The open plan office debate doesn’t show any signs of quieting down. Which is doubly ironic after a recent survey, titled ‘When the walls come down’, by Oxford Economics. A spin-off organisation of Oxford University, they asked more than 600 executives and 600 employees, around half of them millennials, what they wanted from their office. And top of the list was a quiet office environment.
A Management Disconnect
An infographic that collects the data together shows that one of the biggest issues seems to be a disconnect between what managers and employees perceive as being the most important aspects of an office design.
While 35% of executives saw ambient noise as affecting productivity, 53% of employees cited it as a problem. 63% of executives also thought that employees had the tools they needed to filter out distractions, whereas only 41% of employees agreed.
One potential reason for this could have been the fact that 62% of executives had a private office, compared to just 14% of employees. And 74% of the respondents worked in open plan offices.
A Fine Balance
And so we come back to the fine balance between encouraging creativity and ensuring productivity. While an open plan office might inspire the chance encounters that drive innovation and creativity, you also need to recognise your staff’s need for privacy and quiet.
Organisations can make decisions when it comes to distractions like music in the workplace. Ultimately, it’s the availability of quiet spaces for staff that will give them the privacy that, according to this survey, they’re asking for.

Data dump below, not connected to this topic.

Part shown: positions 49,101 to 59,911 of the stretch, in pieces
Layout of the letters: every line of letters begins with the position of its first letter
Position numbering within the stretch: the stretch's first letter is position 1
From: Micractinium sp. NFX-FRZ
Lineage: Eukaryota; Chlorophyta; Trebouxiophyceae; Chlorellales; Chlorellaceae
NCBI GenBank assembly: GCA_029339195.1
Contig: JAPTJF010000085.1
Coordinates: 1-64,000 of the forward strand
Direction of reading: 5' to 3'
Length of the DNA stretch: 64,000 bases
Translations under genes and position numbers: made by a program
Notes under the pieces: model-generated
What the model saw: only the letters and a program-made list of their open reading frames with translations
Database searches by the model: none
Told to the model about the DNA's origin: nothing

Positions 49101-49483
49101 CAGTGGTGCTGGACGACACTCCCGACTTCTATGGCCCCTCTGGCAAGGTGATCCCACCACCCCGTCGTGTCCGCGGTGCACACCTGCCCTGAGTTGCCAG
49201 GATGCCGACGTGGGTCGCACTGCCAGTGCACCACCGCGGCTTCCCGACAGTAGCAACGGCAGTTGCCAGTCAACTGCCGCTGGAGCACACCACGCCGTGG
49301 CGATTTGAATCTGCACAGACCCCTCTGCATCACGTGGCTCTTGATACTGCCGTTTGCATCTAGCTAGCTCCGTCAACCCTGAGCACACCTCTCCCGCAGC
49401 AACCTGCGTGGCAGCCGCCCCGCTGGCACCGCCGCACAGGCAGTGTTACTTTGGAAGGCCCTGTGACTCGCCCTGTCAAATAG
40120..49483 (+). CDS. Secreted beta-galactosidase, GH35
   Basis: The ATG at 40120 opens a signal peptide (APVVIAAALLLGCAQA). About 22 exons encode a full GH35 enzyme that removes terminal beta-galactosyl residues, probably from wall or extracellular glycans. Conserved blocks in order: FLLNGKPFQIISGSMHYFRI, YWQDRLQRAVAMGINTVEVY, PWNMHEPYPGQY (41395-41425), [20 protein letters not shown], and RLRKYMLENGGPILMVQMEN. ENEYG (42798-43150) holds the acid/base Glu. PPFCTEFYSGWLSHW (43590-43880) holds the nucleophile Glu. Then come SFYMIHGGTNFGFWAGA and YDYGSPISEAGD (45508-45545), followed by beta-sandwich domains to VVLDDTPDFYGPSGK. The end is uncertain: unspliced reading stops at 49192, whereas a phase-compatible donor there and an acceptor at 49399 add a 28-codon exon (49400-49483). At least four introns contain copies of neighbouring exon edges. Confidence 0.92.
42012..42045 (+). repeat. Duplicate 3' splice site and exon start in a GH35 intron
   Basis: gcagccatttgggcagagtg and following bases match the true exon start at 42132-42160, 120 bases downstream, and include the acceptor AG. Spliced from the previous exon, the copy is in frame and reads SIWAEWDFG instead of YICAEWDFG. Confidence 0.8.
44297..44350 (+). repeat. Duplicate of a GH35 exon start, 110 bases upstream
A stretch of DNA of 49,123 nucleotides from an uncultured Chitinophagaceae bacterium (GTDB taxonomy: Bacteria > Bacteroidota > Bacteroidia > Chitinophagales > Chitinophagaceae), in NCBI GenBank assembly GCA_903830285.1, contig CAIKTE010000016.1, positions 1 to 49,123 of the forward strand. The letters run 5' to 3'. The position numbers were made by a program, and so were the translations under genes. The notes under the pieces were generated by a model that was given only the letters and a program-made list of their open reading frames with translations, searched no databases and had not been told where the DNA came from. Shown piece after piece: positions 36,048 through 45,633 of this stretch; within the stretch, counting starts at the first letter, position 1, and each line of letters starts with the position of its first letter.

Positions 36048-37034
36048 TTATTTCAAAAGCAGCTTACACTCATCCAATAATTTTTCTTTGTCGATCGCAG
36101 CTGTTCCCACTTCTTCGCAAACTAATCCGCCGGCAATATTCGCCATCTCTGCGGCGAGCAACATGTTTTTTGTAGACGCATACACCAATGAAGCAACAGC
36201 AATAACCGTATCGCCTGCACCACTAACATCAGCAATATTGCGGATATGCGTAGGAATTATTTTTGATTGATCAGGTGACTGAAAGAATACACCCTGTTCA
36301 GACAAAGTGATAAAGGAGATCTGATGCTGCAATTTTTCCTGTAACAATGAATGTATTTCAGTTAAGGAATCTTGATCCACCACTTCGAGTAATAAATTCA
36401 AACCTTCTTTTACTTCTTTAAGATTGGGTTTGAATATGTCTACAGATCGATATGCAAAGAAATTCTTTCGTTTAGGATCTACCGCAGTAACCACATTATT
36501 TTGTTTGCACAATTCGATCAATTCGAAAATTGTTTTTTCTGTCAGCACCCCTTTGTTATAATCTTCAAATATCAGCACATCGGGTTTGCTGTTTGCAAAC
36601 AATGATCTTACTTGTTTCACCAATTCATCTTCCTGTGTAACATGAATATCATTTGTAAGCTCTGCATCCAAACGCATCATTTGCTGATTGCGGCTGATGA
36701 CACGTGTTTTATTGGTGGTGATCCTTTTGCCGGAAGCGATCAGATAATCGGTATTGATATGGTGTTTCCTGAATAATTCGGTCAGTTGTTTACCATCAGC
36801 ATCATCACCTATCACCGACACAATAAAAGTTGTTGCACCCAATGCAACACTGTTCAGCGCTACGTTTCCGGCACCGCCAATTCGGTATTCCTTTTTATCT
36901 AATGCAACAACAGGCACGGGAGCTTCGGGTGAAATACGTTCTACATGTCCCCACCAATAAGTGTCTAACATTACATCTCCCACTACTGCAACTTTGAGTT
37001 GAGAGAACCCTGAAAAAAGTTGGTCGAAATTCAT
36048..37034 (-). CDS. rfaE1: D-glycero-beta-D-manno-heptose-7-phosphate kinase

Designing Quiet Offices
It’s still important for businesses to recognise the need for engaging spaces, like the ball pool in S3 Advertising’s office. But even a creative business like theirs has areas where staff can get away from it all. S3 also have enclosed meeting rooms, as well as a beach-themed phone booth room.
Partitions, cubicles, pods and other noise-reducing modern office furniture offer oases of quiet in an open plan office. You could also consider gathering these quieter spaces into one area and keeping them separate from meeting areas that are likely to produce more noise.
It’s vital that you give everyone plenty of choice so that they can find the space that best suits their needs for the job at hand. Coincidentally enough, there’s a recent app for that.
Not too quiet and not too loud
Architecture firm NBBJ has created an experimental sensor network and smartphone app named Goldilocks. It lets workers find a space in their office that’s just right.
Image source: fastcodesign.com
NBBJ fitted out their New York City office with more than 50 sensors that could detect light, noise, and temperature. The smartphone app uses this data to suggest the perfect place to meet their needs, highlighting areas in the office that are bright, quiet or warm enough.
They might put on a pair of headphones, shut the door of a private meeting room or dive into a noise-reducing pod. However they do it, just make sure that there’s somewhere or some way for your staff to get the quiet time they clearly need.